Decades of little-noticed efforts to build guardrails for wild market moves have gotten a rare workout in recent days as circuit breakers have repeatedly halted trading in all U.S. stocks, most recently on Monday morning.
Have they been effective? The jury is still out.
On March 9, on Thursday and again on Monday, a 7% plunge in the S&P 500 in the opening minutes of trading forced 15-minute, marketwide halts—the first time since 1997 that the mechanism has been activated. Neither of last week’s circuit breakers prevented stocks from tumbling further: On March 9 the S&P closed 7.6% lower, while on Thursday it fell 9.5% in its steepest d
rop since “Black Monday” in 1987. And on Monday the index was down 9.6% in midmorning trading, shortly after the halt was lifted.
It’s impossible to know, of course, how markets would have acted if the halts hadn’t happened. But some traders complained they did little good.
“It’s just spooking the market,” said Dennis Dick, a trader at Bright Trading LLC. “I think they’re more disruptive than helpful.”
The coronavirus-fueled selloff of recent weeks put an extraordinary load on the infrastructure of U.S. stock markets. Trading volumes hit 19.4 billion shares on Feb. 28, their second-highest level ever, and were just shy of 19 billion on Thursday, according to Rosenblatt Securities.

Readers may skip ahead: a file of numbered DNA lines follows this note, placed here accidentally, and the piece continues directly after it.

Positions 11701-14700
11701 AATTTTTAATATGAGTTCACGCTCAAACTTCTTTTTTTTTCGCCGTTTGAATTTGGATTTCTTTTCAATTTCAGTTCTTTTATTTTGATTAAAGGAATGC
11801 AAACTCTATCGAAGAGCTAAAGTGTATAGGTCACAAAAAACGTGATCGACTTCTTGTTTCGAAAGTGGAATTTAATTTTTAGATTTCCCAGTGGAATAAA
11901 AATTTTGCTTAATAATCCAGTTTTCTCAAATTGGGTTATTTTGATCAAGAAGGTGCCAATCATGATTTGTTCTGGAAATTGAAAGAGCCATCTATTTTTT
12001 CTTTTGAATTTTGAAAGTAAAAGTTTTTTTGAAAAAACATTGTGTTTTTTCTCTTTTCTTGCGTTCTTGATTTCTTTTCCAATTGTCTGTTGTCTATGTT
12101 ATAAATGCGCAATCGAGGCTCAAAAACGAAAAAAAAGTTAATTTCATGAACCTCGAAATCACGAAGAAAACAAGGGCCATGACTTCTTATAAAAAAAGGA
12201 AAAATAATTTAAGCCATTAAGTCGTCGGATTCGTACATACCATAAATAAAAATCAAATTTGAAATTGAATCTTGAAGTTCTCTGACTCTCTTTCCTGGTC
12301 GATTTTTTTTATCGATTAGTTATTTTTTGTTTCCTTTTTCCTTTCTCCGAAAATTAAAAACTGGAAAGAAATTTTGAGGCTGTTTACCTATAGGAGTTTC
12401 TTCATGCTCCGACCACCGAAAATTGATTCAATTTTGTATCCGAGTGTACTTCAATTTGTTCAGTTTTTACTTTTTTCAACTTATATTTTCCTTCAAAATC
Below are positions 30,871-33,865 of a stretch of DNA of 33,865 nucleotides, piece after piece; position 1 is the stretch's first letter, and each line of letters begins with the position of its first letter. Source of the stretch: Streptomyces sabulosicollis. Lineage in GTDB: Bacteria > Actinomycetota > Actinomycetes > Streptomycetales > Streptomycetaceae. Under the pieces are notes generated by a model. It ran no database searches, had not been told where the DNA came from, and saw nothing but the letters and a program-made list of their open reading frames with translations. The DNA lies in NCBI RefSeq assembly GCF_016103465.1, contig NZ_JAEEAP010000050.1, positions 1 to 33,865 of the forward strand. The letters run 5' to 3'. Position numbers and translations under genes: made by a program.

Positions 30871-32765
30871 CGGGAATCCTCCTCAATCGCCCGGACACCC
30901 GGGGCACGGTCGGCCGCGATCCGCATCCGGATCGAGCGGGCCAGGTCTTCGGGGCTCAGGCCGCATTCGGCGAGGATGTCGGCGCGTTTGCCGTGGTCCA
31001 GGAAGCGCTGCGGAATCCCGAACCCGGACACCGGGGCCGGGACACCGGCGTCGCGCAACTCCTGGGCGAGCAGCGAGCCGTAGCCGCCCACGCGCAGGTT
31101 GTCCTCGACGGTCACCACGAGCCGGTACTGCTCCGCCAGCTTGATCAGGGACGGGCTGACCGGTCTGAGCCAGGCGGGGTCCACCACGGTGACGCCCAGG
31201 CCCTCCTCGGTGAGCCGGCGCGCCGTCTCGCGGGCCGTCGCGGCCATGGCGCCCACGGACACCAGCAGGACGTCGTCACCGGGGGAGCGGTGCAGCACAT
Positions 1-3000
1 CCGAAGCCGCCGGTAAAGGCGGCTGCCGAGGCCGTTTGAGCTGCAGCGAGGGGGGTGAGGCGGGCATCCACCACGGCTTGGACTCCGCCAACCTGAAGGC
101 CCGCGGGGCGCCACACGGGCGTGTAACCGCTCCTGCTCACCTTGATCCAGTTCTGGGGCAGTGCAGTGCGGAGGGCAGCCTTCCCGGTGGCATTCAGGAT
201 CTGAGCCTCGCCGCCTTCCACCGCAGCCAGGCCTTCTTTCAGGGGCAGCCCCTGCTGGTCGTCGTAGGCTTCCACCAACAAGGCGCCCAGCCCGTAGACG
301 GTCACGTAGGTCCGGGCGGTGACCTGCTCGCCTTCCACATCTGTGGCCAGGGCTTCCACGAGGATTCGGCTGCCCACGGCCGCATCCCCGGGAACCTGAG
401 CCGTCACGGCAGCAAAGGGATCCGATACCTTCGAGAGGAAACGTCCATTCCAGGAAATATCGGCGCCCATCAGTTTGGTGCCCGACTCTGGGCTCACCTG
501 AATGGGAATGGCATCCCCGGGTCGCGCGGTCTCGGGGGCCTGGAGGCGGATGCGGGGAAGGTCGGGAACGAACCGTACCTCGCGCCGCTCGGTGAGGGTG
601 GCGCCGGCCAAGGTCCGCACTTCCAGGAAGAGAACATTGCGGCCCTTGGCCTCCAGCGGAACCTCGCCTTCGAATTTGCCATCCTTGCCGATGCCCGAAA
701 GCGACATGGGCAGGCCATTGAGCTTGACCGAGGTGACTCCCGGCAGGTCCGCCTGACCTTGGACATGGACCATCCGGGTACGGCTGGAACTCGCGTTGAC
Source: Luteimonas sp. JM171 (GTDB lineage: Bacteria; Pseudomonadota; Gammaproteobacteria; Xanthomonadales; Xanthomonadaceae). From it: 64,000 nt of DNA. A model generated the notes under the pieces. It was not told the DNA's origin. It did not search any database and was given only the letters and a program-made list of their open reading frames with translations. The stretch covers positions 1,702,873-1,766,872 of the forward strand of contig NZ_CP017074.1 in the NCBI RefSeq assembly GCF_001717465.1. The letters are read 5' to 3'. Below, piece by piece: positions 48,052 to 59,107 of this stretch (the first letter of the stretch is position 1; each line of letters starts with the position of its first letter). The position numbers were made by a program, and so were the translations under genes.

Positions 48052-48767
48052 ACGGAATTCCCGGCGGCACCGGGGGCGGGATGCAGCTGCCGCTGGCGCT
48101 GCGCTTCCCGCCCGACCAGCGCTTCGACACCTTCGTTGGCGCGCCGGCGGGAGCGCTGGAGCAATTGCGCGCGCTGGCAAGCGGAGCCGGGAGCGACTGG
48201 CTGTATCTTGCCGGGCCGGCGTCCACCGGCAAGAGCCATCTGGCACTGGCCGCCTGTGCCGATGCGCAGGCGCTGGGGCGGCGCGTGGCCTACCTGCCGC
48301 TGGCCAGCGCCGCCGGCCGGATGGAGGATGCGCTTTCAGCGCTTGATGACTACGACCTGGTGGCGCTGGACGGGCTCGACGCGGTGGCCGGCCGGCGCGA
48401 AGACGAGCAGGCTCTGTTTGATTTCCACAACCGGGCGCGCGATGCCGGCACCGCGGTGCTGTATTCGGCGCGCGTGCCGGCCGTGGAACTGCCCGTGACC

Last week’s volatility also triggered a frenzy of single-stock trading halts, which temporarily pause trading in a company’s shares if they abruptly experience a big price move. For most large stocks, that means a 5% increase or decrease within a five-minute period.
There were 781 single-stock halts Thursday, more than the total amount for all of January and February combined, according to MayStreet, a financial-data vendor. Among the stocks temporarily halted that day were Occidental Petroleum Corp., Royal Caribbean Cruises Ltd. and Sirius XM Holdings Inc.
Monday’s circuit breaker also caused thousands of stock and options trades to be “busted,” an exchange official said. Busted or broken trades occur when exchanges unwind transactions that have already been executed. Circuit-breakers tend to cause bursts of them, because exchanges will execute trades just as trading is halted across all markets.
“It aggravates traders who get busted,” said Stino Milito, co-chief operating officer of Dash Financial Technologies, an options brokerage. Dash saw busted trades on each of the recent days when circuit breakers were tripped, he said.
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